Students from Professor Nick Balster’s Environmental Capstone class will be getting their hands “soiled” as they seek to prepare an important landscape design for Upham Woods Outdoor Learning Center just north of Wisconsin Dells on the Wisconsin River.
The area between the Upper Dells Education and Research Center and the river is ripe for a landscape redesign that doubles as an educational tool to teach Upham Woods visitors and potential researchers about the nearby Blackhawk Island. When Balster contacted Director of Upham Woods Amy Workman with an idea for his Environmental Studies capstone course project, Workman jumped at the chance to partner with his students.
“The area the students are focusing on isn’t really being well utilized at present, but it has great potential to be transformed into a ‘preview’ of what visitors will experience on Blackhawk Island with some creative design, ” Workman says.
The Soils 499 Environmental Capstone class provides an interdisciplinary, applied problem-solving experience that utilizes principles from soil science, environmental science, and environmental studies to tackle a project and present a solution to a real world problem that incorporates principles from these three disciplines.
The students work in teams on researching the problem, conducting field investigations, evaluating the feasibility of approaches, designing the solution, and then presenting their plan.
The proposed question was, “How do we create a landscape design plan for a disturbed and neglected area that utilizes native pollinator plants to educate visitors about the natural resources present and research opportunities available on Blackhawk Island?” To Workman’s delight, the challenge was accepted!
The capstone students have explored Blackhawk Island and the mainland at Upham Woods multiple times this fall and began taking site inventory including a soils analysis. Morgan Jensema has served as the class liaison between the folks at Upham and the capstone class.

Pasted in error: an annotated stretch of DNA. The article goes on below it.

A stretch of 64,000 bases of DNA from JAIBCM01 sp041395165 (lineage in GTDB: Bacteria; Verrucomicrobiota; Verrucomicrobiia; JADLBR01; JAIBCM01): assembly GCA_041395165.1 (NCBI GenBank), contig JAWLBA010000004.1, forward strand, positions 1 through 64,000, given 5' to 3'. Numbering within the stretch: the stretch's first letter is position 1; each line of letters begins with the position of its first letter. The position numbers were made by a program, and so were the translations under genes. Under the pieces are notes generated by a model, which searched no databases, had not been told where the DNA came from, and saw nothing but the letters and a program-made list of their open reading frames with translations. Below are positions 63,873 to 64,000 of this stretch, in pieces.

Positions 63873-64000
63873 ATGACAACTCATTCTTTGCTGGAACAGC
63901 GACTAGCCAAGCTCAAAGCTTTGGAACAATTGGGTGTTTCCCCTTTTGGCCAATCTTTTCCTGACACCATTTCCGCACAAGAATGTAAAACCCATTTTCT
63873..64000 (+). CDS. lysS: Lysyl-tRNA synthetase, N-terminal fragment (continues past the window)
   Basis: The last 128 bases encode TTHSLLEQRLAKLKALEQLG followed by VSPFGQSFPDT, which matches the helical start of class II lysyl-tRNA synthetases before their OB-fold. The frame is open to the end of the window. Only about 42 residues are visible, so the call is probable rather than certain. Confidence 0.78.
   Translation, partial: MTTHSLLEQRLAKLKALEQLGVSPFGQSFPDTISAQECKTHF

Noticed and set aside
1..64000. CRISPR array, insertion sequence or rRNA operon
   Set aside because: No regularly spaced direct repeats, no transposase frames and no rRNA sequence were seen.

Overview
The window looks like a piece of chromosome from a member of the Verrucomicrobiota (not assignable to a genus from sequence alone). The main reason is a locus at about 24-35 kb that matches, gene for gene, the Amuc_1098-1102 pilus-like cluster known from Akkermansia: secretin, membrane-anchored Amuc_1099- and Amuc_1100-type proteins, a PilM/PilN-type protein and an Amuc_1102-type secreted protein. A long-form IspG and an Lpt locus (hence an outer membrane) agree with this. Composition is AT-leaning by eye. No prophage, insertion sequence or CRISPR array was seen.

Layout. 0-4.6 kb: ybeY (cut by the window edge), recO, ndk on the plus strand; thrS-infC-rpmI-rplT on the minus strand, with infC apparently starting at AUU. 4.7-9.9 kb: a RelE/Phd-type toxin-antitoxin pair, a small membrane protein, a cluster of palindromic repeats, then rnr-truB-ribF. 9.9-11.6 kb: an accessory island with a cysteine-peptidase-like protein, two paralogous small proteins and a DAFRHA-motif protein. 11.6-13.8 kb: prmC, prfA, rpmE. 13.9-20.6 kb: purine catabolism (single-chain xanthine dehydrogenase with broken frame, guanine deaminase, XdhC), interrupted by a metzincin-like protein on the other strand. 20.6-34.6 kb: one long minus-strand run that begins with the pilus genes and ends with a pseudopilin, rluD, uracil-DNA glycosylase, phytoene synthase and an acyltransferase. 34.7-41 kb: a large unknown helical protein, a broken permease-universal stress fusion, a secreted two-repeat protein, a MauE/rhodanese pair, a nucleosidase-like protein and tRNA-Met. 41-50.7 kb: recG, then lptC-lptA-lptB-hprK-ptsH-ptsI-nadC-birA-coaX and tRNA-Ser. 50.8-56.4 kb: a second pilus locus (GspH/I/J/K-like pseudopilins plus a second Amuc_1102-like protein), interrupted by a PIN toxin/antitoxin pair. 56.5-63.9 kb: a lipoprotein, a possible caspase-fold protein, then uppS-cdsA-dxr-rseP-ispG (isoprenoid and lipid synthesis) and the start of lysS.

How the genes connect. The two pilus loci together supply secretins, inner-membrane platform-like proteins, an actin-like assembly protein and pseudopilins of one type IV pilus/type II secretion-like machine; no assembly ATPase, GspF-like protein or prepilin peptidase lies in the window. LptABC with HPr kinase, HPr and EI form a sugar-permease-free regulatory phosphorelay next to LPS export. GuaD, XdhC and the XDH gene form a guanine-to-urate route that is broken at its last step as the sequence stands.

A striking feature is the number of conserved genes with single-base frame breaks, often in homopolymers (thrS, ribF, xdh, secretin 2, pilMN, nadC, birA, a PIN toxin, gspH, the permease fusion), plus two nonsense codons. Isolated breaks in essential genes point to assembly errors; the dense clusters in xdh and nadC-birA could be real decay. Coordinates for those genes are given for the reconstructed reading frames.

“Our full class got to see and experience Upham Woods and Blackhawk Island and it was great to finally see it in person! We definitely got a ton of great information and had fun doing it,” Jensema said in an email statement to Natural Resource Institute. “We are all so excited to break ground on this project!”
One key question from the students was how to match the appropriate plants from the island site to Upham’s mainland soil conditions. To answer that question, students took a variety of soil samples to compare the physical and chemical conditions of the soil and quickly discovered that some sampling areas were more compacted than others in the ~0.5 acre project area.
According to Jensema, the students are currently assessing soils collected from the field.
“Some of the things we are testing for are pH, texture, bulk density, nutrient content, organic matter, infiltration, and general measurements. This information is useful to get more detailed about a layout for the site,” wrote Jensema.
Other conditions to consider for the landscape design are availability of sunlight, slope, accessibility, and water runoff and drainage. These variables are then integrated into the educational intent of the site via pollinator plantings.
When finished, students will present their landscape design plan to Upham staff, a satisfying conclusion for the student team and professor alike.
“This course integrates students with a variety of backgrounds, drawing on three majors at UW-Madison — Soils, Environmental Sciences, and Environmental Studies. So, finding a meaningful real-world project such as this is a true delight. I’m excited to see the product they produce and I thank Upham Woods for providing the project,” says Balster.